Nevertheless, spending fewer dollars abroad to buy crude oil means the US currency is no longer depreciating as demand for crude rises, which may ultimately help preserve the value of Treasuries for foreign creditors. They hold almost half of the nation’s $11.8 trillion in marketable debt obligations as of November, with China and Japan together owning $2.5 trillion.

Feedback Loop

Over the past decade, the dollar has usually weakened whenever crude rose. That relationship broke down last month, according to data compiled by Bloomberg. The 120-day correlation between the two assets, which has averaged minus 0.3 over the past 10 years, turned positive in December before climbing to 0.033, which was the highest since February 2003, data show.

A reading of minus 1 means two securities always move in opposite directions, 0 means their moves aren’t related at all and 1 indicates that they always move in the same direction.

In July 2008, when oil reached a record $145.29/bbl, the dollar traded at $1.57 per euro, within three cents of its record low. The same month, US consumer prices also rose by the most in 17 years, surging 5.6% from a year earlier.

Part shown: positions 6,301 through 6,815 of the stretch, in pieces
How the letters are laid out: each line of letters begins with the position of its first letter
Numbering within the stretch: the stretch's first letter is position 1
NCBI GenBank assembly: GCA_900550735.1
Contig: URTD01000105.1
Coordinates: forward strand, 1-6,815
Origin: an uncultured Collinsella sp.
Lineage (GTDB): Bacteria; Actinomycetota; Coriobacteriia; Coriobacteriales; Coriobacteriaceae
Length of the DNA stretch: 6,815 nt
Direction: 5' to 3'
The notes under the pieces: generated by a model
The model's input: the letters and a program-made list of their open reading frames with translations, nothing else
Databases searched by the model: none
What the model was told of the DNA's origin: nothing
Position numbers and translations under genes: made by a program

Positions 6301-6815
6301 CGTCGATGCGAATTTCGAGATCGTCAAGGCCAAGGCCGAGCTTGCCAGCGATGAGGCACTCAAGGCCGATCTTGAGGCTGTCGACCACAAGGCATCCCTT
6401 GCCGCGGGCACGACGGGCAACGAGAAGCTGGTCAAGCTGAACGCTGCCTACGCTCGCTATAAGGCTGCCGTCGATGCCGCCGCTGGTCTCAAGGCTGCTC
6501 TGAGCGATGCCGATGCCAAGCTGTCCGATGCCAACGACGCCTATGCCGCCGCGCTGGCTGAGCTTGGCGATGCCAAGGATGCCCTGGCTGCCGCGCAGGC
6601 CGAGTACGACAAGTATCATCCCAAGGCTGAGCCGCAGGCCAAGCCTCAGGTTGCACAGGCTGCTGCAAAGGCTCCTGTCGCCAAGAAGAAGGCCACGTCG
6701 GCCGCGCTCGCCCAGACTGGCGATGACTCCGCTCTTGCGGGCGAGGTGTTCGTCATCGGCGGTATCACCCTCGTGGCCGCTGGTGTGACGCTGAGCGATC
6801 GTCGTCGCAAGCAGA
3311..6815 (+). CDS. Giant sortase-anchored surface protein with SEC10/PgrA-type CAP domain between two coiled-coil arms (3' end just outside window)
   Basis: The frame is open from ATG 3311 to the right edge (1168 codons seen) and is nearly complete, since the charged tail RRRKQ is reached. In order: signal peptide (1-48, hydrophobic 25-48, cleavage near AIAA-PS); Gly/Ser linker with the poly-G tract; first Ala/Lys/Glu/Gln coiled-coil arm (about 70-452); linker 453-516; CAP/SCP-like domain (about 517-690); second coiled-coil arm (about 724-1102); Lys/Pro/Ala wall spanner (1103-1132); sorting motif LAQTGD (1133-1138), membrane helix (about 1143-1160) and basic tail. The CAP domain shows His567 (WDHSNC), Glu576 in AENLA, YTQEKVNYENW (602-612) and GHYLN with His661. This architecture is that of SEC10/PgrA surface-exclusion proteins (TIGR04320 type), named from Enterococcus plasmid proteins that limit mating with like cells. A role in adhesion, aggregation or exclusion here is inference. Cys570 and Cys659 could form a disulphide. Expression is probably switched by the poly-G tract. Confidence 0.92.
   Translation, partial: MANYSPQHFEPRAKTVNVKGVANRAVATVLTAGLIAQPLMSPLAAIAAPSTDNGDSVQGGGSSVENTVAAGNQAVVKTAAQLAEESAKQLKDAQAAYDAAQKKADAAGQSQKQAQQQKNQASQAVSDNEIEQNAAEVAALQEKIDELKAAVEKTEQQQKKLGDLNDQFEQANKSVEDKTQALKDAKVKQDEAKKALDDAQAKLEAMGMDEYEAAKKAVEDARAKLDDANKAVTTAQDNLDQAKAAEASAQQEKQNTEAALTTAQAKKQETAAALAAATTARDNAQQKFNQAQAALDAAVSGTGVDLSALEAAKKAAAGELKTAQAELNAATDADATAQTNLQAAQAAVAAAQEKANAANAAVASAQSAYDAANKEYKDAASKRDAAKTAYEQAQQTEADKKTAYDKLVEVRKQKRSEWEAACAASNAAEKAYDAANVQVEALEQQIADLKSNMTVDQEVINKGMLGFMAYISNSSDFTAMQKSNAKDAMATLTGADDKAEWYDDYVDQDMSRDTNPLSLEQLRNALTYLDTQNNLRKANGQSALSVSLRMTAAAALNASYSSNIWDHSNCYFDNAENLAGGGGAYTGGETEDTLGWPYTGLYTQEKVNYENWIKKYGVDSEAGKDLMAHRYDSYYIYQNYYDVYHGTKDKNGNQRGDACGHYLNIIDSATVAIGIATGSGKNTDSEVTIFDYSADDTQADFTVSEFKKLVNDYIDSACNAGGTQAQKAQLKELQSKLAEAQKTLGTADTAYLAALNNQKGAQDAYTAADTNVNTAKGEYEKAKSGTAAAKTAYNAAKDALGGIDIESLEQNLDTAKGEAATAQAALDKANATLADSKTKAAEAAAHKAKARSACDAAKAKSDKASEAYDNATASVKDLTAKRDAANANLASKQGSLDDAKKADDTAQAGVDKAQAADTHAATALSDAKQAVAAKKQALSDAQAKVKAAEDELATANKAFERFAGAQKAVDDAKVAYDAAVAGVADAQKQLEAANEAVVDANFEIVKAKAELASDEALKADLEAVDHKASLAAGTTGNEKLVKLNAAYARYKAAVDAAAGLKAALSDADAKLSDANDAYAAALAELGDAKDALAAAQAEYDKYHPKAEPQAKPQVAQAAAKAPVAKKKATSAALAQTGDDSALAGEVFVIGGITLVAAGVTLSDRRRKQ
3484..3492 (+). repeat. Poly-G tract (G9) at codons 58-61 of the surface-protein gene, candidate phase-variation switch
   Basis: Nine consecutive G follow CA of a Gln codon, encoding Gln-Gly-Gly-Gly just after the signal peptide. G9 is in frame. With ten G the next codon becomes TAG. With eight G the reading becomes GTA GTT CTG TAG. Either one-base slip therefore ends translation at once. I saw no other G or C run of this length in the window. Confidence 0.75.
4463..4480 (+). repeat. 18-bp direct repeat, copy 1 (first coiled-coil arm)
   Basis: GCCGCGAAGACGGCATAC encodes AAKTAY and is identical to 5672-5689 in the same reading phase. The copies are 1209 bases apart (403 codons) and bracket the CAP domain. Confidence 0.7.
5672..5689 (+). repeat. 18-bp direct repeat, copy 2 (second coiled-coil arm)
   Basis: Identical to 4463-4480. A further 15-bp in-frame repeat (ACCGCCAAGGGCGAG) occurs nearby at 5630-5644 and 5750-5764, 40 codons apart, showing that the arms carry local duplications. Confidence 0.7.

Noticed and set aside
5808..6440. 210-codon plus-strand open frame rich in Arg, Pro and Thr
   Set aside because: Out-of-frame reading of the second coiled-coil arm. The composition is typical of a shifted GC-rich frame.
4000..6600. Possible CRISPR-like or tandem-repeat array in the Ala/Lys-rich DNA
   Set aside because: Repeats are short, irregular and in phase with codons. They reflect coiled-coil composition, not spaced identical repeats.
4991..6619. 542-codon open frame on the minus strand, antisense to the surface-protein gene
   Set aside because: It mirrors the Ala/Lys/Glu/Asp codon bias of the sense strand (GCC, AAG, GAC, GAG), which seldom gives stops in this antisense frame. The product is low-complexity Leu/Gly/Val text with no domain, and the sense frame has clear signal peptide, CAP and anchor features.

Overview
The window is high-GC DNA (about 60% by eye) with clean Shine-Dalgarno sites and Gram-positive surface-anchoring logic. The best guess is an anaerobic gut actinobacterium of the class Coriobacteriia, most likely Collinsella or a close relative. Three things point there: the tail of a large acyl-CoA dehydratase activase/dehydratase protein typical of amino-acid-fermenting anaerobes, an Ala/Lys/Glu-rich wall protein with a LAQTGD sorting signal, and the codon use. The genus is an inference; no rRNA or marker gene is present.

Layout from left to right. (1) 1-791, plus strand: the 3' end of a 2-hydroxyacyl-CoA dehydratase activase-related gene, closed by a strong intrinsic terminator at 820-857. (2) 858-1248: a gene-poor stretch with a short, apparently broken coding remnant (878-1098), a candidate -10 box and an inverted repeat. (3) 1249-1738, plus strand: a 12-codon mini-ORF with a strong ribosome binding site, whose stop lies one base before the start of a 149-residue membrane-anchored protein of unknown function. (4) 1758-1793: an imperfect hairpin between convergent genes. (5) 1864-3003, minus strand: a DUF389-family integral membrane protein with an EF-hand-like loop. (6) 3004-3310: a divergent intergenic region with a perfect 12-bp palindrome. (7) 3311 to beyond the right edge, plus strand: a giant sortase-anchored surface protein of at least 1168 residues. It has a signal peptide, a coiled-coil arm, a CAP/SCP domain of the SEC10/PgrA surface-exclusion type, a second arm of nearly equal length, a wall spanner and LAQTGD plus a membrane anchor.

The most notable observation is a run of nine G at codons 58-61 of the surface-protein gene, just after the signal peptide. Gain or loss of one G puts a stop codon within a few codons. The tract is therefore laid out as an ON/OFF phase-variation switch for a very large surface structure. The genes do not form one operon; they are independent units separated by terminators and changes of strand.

History Lesson

“There can certainly be a very positive circular feedback loop,” said Alan Ruskin, the New York-based global head of Group of 10 foreign-exchange at Deutsche Bank, the world’s largest currency trader.

This year, the dollar is forecast to appreciate to $1.28 per euro from a current $1.3530 and to 110 yen from 104.72, according to Bloomberg surveys.

The US has pursued energy self-sufficiency ever since Arab producers declared an oil embargo in the autumn of 1973 to retaliate against the US government for assisting Israel during the Yom Kippur War.

The energy crisis caused chronic fuel shortages in the US that ignited inflation and pushed the economy into a recession, becoming a precursor to a phenomenon known as stagflation, which emerged later in the decade.

The nation’s costs soared as investors demanded more compensation to hold US government debt, with yields on 10-year Treasuries eclipsing 8% in 1974. An inflation rate of 12.34% that year meant that holders of Treasuries were left with a loss of about 5.3% in real terms, according to data compiled by Barclays Plc.

Now, the US is on the verge of surpassing Russia and Saudi Arabia as the world’s largest producer of oil, according to the International Energy Agency.

“You deserve a stronger currency, stronger financial markets, a better role within the global financial system because you are not dependent” on imported oil, Brandywine’s McIntyre said.